Insulin prices, availability and affordability: a cross-sectional survey of pharmacies in Hubei Province, China Academic Article uri icon

abstract

  • Poor access to affordable insulin results in serious and needless complications and premature deaths for those with diabetes who need this essential medicine. To help address this issue, we assessed insulin availability, prices, affordability and price components in Hubei Province as China has the heaviest burden of diabetes globally.In 2016, insulin availability and price data was collected in the capital and five other cities. A total of 30 public sector outlets (hospitals and primary care institutions) and 30 private pharmacies were sampled, using an adaptation of the World Health Organization/Health Action International methodology, Data was collected for all human and analogue insulins in stock, then analyzed by type (prandial, basal or pre-mixed) and duration of action. Prices were expressed as Median Price Ratios (MPRs) to Australian PBS prices. Price components were tracked for five insulin products in two cities.. Affordability was assessed as the number of days' wages of the lowest paid unskilled government worker needed to purchase 10 ml 100 IU/ml (approximately 30 days' supply).Mean availability was highest in public hospitals for prandial (70%), basal (80%) and pre-mixed insulin (90%). In primary care institutions and private pharmacies mean availability ranged from 10% to 33%. Median prices of all insulin types were higher that Australian PBS prices in all three sectors for human and analogue insulins (ranging from1.36-2.59 times). Patients have to pay 4 to 16 days' wages to purchase a month's treatment depending on the insulin type and sector. The largest component of the patient price was the manufacturers' selling price (60%). Taxes in the form of import duties and VAT are applied in some sectors.The availability of insulin in primary care institutions and private retail pharmacies was very low in Hubei. Only public hospitals had good insulin availability. Insulin prices were high in all sectors making this life-saving medicine unaffordable, especially for those on low incomes. Governments should consider using its bargaining power to reduce prices, abolish taxes on essential medicines such as insulin, and develop strategies for more equitable access to insulin.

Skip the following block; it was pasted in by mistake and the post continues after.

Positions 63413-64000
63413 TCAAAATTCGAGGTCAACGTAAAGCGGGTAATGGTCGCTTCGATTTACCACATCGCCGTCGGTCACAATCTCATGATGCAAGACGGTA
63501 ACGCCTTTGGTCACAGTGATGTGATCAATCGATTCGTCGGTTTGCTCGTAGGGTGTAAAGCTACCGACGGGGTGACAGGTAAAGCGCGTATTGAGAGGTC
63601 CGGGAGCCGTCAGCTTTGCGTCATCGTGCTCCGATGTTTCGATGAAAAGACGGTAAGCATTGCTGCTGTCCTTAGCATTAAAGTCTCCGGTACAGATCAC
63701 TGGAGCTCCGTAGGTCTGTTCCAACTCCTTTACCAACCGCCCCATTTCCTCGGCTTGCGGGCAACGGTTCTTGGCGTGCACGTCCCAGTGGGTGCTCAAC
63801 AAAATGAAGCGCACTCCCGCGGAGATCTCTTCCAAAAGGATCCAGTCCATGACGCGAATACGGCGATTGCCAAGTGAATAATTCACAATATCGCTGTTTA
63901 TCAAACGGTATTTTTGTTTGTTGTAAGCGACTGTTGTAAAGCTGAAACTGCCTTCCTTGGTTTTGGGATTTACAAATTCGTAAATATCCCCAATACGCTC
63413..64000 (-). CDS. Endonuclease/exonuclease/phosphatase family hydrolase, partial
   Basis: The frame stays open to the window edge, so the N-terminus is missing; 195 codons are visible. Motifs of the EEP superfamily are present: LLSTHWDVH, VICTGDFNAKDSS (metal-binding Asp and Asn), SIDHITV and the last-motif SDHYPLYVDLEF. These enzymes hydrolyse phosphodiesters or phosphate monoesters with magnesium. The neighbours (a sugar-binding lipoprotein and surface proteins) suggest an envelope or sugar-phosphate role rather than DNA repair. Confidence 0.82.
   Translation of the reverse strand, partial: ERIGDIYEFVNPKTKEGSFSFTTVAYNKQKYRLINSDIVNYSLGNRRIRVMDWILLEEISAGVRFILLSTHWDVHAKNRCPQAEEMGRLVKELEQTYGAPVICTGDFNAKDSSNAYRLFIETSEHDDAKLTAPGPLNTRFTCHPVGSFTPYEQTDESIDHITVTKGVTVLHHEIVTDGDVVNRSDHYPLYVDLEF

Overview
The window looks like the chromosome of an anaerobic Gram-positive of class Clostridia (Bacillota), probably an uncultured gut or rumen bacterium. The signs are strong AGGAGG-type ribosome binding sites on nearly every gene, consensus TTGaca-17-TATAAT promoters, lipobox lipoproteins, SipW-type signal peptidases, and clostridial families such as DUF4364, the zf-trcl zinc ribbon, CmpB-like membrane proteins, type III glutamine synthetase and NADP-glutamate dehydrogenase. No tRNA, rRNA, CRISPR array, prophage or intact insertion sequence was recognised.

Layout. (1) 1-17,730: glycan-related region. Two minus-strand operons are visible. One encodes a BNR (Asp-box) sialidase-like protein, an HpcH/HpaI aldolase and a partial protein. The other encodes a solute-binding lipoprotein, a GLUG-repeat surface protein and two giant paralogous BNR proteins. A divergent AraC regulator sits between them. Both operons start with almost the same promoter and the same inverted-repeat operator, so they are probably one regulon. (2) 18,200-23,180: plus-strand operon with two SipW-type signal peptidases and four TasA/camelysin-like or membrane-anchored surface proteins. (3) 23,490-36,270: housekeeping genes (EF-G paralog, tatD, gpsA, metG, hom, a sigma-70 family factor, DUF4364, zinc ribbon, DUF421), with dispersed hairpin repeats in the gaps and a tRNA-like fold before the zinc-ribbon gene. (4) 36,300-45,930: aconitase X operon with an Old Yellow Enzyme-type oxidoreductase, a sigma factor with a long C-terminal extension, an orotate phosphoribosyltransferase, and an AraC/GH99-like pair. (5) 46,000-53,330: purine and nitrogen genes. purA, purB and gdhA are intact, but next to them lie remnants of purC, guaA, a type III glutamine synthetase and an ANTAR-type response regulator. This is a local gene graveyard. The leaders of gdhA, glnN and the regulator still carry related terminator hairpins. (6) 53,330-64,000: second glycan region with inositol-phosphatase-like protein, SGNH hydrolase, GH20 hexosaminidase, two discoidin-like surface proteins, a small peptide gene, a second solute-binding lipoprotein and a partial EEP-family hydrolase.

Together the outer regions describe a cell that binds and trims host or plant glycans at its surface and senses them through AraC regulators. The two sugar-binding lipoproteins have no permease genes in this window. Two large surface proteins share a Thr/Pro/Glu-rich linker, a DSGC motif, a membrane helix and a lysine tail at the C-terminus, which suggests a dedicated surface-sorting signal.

authors

  • LIU, Chenxi
  • Zhang, Xinping
  • Liu, Chaojie
  • Ewen, Margaret
  • Zhang, Zinan
  • Liu, Guoqin

publication date

  • 2017